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UNESCO HIV and Health Education Clearinghouse

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  1. Early marriage and sexual and reproductive health vulnerabilities of young women: a synthesis of recent evidence from developing countries

    Purpose of review: To review current evidence on the links between early marriage and health-related outcomes for young women and their children. Recent findings: Every third young woman in the developing countries excluding China continues to marry as a child, that is before age 18. Recent studies reiterate the adverse health consequences of early marriage among young women and their children even after a host of confounding factors are controlled. …

  2. Learners’ perspectives on the provision of condoms in South African public schools

    A stubborn health challenge for learners in South African public schools concerns sexual and reproductive health and rights (SRHR). In 2015, the Department of Basic Education (DBE) proposed the provision of condoms and SRHR-services to learners in schools. This study aimed to contribute to the finalisation and implementation of DBE’s policy by exploring learners’ perspectives on the provision of condoms and SRHR-services in schools. …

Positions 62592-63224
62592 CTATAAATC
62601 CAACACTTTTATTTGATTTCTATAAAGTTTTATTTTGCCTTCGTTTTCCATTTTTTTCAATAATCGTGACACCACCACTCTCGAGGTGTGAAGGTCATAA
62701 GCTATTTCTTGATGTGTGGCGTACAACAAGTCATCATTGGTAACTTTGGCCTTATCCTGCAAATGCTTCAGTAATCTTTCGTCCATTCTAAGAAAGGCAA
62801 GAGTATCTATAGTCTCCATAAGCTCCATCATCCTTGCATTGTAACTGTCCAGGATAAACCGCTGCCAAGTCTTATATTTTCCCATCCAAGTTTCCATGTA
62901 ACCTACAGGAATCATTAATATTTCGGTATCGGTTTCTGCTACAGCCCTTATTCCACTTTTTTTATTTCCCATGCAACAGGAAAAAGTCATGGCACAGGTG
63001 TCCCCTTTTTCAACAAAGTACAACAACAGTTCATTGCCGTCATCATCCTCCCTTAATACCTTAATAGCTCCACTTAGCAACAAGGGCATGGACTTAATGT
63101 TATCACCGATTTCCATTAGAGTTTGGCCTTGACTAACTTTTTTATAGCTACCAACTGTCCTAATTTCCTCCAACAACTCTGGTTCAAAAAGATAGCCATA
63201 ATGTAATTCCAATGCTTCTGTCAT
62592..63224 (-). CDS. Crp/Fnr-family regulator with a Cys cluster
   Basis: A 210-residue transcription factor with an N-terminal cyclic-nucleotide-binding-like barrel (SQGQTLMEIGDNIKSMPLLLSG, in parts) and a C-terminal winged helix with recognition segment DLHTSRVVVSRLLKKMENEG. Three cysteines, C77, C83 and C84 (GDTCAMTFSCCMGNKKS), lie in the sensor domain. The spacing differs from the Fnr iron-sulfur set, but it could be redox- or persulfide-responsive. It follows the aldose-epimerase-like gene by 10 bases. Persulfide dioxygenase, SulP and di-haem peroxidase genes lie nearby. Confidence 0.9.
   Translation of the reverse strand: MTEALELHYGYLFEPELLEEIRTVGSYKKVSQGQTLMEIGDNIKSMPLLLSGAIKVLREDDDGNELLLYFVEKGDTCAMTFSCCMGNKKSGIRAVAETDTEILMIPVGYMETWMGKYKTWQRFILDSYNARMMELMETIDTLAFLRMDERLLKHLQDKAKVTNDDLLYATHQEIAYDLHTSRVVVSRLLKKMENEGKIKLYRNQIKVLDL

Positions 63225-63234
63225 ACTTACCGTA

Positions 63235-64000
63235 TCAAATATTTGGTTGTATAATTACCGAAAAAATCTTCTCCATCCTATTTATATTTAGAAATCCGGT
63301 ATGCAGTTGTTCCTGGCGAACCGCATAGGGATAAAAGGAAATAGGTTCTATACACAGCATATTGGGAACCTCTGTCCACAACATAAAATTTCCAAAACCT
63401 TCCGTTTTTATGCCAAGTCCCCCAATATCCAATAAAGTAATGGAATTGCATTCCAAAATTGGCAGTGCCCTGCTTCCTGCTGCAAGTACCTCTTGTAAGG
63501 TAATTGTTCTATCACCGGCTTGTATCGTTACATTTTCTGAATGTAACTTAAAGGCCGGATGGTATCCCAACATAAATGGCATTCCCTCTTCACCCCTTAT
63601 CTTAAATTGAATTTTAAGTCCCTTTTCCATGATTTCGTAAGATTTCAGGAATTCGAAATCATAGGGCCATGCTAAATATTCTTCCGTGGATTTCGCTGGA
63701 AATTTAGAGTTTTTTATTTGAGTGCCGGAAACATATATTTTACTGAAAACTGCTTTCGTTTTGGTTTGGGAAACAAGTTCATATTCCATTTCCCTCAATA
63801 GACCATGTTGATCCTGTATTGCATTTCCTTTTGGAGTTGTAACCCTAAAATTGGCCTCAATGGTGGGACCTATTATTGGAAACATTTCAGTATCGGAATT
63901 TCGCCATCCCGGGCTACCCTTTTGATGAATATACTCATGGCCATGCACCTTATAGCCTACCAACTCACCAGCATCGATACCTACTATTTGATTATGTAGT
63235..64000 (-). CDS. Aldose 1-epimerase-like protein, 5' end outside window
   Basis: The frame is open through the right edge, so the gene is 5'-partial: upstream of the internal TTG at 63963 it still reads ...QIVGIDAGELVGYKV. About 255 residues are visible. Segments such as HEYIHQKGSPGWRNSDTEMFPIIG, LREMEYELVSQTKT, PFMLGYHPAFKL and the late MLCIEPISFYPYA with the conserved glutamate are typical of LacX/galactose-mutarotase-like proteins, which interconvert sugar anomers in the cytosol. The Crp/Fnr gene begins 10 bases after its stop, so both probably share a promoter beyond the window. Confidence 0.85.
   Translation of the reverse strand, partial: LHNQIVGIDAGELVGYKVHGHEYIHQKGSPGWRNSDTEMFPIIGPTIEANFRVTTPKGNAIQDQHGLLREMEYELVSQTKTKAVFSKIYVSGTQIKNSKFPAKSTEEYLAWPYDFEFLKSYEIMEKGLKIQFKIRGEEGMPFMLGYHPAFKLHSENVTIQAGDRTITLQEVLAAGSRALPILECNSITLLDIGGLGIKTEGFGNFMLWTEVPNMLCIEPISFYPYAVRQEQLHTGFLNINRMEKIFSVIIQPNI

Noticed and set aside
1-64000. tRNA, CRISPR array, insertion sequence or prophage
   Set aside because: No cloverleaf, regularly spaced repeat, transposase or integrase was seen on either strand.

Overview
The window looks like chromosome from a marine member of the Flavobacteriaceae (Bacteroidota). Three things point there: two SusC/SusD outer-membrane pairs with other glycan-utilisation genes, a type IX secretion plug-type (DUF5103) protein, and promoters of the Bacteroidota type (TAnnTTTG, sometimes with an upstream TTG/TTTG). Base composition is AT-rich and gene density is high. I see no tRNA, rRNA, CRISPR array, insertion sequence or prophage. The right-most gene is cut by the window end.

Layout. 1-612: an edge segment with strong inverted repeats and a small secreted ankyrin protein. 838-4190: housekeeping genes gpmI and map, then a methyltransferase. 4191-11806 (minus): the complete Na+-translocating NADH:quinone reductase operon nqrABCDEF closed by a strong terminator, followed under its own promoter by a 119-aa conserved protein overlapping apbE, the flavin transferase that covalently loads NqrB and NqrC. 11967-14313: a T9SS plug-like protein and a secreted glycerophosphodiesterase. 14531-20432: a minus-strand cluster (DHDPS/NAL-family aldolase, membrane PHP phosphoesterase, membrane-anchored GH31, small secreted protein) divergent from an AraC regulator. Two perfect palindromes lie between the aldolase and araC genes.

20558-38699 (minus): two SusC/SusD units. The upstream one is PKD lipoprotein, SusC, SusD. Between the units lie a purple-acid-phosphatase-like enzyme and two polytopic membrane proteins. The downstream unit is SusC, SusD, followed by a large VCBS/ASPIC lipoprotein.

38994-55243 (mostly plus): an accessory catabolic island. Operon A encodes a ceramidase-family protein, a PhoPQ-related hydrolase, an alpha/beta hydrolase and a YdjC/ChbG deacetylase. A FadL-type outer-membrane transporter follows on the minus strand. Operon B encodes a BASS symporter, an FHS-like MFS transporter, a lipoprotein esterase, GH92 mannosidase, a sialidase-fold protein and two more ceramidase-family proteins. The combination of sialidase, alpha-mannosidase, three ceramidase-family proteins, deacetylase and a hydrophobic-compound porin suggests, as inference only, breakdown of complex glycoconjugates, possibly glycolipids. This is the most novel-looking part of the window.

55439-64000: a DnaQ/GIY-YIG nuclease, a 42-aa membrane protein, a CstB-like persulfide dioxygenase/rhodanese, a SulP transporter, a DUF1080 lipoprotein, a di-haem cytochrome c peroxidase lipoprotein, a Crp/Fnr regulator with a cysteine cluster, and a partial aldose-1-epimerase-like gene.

3. What is best practice in sex and relationship education? A synthesis of evidence, including stakeholders’ views

    Sex and relationship education (SRE) is regarded as vital to improving young people's sexual health, but a third of schools in England lacks good SRE and government guidance is outdated. The authors aimed to identify what makes SRE programmes effective, acceptable, sustainable and capable of faithful implementation. […] They identified key features of effective and acceptable SRE. Their best practice criteria can be used to evaluate existing programmes, contribute to the development of new programmes and inform consultations around statutory SRE.